September 10, 2004 -- Richard Williams, the outspoken father of Serena and Venus, delivered a stinging parting shot to the U.S. Open yesterday before flying back to Florida, accusing banished chair umpire Mariana Alves of being "prejudiced."
Williams, on his cell phone from LaGuardia Airport, told The Post, "It's impossible for the umpire to miss that many calls. I wish I knew what was going on. Conspiracy, racism, it definitely has to be. I really think the umpire was prejudiced.
"It hurts other young black kids wanting to play [professional] tennis," he added. "They think, 'If we do this, then this is what they're going to do to us.'"
The embattled chair umpire, Mariana Alves, was bounced from the Open after Tuesday night's quarterfinal fiasco pitting Serena Williams against Jennifer Capriati. Alves made arguably the worst call in tennis history, overruling her lineswoman in the first game of the deciding third set on a Williams shot that replays showed was well inside the line.
Then, in the match's final game, three more line calls incorrectly went against Williams, according to replays, and Alves did not overrule.
"That's two matches they've cost us," said Papa Williams, referring to the Wimbledon scoring snafu that contributed to Venus Williams' second-round defeat to Karolina Sprem. "My feeling is we've been robbed and cheated. Serena should've walked off the court if they didn't change the umpire. There is something against this family."
He first began charging racism on the tour in 1997 in Venus' Open debut. After Romanian Irina Spirlea bumped into Venus on a changeover, Papa called her a "big, tall white turkey."
Papa Williams did not meet with WTA officials yesterday to discuss his feelings, saying he wants other African-Americans in tennis to help him fight the bias.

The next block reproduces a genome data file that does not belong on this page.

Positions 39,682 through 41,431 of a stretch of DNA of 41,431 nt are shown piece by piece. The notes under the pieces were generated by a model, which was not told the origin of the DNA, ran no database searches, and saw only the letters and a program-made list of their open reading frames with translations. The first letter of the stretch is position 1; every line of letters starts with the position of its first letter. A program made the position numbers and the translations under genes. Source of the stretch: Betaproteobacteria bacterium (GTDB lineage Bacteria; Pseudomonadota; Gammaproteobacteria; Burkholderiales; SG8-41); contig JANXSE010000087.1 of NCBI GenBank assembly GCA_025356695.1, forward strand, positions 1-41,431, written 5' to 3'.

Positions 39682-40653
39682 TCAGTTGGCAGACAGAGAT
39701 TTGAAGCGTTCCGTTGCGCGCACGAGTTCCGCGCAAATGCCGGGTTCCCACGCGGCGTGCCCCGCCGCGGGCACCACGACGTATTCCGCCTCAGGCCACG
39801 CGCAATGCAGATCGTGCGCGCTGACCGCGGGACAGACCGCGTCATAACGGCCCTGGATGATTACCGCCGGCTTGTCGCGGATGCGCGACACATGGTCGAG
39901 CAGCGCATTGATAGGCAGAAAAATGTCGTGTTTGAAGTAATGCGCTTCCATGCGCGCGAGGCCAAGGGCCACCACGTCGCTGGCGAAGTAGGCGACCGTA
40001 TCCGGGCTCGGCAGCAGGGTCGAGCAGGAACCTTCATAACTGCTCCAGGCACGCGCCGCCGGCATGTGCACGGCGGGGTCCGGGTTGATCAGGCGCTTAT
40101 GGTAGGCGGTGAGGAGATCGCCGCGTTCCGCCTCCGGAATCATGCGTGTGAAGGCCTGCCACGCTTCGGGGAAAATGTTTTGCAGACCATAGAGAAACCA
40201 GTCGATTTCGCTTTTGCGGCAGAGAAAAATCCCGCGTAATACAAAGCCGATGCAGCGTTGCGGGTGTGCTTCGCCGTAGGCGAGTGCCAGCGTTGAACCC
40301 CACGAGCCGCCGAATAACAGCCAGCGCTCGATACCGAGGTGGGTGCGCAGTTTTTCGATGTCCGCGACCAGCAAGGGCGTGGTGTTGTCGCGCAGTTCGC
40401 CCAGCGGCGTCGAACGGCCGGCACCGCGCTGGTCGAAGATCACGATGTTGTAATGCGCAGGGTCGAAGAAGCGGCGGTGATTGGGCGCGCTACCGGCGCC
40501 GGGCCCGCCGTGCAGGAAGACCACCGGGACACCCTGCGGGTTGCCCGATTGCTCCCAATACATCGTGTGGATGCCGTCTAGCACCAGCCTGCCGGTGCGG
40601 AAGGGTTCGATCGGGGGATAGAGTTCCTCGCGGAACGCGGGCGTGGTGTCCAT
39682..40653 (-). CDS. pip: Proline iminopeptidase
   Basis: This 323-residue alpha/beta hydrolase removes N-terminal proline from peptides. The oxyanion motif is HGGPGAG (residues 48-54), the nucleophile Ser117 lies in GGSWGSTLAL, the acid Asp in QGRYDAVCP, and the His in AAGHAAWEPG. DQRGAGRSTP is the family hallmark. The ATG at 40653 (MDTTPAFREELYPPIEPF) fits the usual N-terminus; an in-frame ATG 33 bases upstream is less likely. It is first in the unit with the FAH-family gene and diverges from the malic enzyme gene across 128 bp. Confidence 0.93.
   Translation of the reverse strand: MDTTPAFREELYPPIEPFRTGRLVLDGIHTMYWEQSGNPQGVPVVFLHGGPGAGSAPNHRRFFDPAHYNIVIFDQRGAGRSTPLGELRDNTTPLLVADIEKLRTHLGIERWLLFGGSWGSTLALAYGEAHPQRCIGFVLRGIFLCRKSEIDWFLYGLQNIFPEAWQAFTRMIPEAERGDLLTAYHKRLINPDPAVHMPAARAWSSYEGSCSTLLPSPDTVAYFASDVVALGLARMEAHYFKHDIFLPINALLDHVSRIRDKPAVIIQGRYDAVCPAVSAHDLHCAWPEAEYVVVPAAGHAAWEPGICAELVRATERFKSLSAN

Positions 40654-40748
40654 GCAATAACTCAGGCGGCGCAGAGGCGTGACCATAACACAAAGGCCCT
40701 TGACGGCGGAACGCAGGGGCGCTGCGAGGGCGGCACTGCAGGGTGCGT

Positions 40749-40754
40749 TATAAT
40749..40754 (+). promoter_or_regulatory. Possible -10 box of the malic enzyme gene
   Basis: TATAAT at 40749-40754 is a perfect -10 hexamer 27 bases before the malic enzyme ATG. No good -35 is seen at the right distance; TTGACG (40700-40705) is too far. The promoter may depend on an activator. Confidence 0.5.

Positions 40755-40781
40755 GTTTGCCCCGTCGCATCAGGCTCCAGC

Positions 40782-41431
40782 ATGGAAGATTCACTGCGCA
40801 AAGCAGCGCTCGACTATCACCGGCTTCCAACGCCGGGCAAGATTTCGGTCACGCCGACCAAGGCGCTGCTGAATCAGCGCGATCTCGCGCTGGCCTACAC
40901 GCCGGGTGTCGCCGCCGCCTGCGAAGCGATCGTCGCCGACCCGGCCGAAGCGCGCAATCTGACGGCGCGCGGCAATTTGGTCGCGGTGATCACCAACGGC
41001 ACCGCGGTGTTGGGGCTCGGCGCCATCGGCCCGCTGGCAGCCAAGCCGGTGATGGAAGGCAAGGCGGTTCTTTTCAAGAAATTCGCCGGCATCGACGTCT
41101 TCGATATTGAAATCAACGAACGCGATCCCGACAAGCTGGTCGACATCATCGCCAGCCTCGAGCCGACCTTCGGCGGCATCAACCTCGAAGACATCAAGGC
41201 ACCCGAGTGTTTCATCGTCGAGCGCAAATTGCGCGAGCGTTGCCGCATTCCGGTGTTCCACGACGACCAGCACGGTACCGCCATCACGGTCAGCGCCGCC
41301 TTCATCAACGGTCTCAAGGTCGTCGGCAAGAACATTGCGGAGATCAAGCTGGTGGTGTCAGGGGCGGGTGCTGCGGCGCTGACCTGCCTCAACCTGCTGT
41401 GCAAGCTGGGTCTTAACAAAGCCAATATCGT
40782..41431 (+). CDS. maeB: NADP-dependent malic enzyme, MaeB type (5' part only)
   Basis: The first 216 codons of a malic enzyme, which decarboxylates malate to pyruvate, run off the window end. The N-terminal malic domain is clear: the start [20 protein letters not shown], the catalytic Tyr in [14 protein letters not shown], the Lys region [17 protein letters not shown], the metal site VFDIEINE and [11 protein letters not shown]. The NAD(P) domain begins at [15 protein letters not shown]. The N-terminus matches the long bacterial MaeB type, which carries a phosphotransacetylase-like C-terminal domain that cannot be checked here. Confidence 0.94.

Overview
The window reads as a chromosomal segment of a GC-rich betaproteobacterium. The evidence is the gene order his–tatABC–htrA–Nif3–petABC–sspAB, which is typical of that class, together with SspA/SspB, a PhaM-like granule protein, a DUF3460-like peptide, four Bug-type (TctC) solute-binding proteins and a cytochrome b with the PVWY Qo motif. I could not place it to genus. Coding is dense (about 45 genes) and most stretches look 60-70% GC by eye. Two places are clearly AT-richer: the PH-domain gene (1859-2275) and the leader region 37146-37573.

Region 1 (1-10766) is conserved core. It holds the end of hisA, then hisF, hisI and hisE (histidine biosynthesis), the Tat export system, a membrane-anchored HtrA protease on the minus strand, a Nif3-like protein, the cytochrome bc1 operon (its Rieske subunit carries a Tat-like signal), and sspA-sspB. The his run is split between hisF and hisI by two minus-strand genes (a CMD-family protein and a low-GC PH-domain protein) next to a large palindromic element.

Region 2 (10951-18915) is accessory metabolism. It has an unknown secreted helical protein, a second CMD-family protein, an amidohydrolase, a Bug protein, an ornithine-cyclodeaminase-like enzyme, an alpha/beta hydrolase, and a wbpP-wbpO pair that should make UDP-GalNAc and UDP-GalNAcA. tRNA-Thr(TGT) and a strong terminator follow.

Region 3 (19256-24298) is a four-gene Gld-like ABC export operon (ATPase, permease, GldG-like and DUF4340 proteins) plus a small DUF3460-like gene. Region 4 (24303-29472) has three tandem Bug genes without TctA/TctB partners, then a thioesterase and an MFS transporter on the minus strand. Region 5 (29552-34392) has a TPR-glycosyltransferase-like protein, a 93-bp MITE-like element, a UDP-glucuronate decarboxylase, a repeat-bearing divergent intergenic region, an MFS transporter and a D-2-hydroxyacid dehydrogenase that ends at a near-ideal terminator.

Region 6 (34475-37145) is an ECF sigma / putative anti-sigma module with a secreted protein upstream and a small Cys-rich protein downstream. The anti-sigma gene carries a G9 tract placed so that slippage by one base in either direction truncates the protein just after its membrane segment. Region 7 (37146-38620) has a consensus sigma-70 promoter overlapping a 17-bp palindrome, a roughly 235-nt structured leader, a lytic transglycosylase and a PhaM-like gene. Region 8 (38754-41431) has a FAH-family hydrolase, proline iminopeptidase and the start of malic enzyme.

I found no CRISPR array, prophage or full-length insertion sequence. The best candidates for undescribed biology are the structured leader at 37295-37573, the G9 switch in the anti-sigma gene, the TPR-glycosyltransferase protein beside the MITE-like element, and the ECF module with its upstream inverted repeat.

"We always sit back and do nothing," he said yesterday. "We talk about what takes place, but we're afraid to do anything, like the white man's going to take a stick to us. It can't just be me. We've got be unified. I've been talking about it for 10 years. I've seen what they've done to this family for 10 years. They're not going to listen to one voice."
Williams was quoted in yesterday's Post saying he'd like to see his daughters retire from tennis, feeling they'd make more money as entrepreneurs and "it's a shame for them to waste those great minds on hitting a tennis ball."
Yesterday, he added, "I want them to retire soon. That's going to happen anyway. But I don't want them to be chased out. Serena, she'll be ok, but things like this need to stop."
WTA executive director Larry Scott said yesterday, "I was very disturbed to see what happened on court and to see the instant replay and missed calls, bad calls at critical moments, especially since it overshadowed what was probably the best match of the U.S. Open so far in terms of drama and excitement. It's a shame for Serena. It's a shame for Jennifer that's been the focus."
Earlier this week, even before Tuesday's nightmare (which ironically occurred on Althea Gibson Night), Papa Williams told The Post, "I think it's a disgrace at how the system is against those two black girls."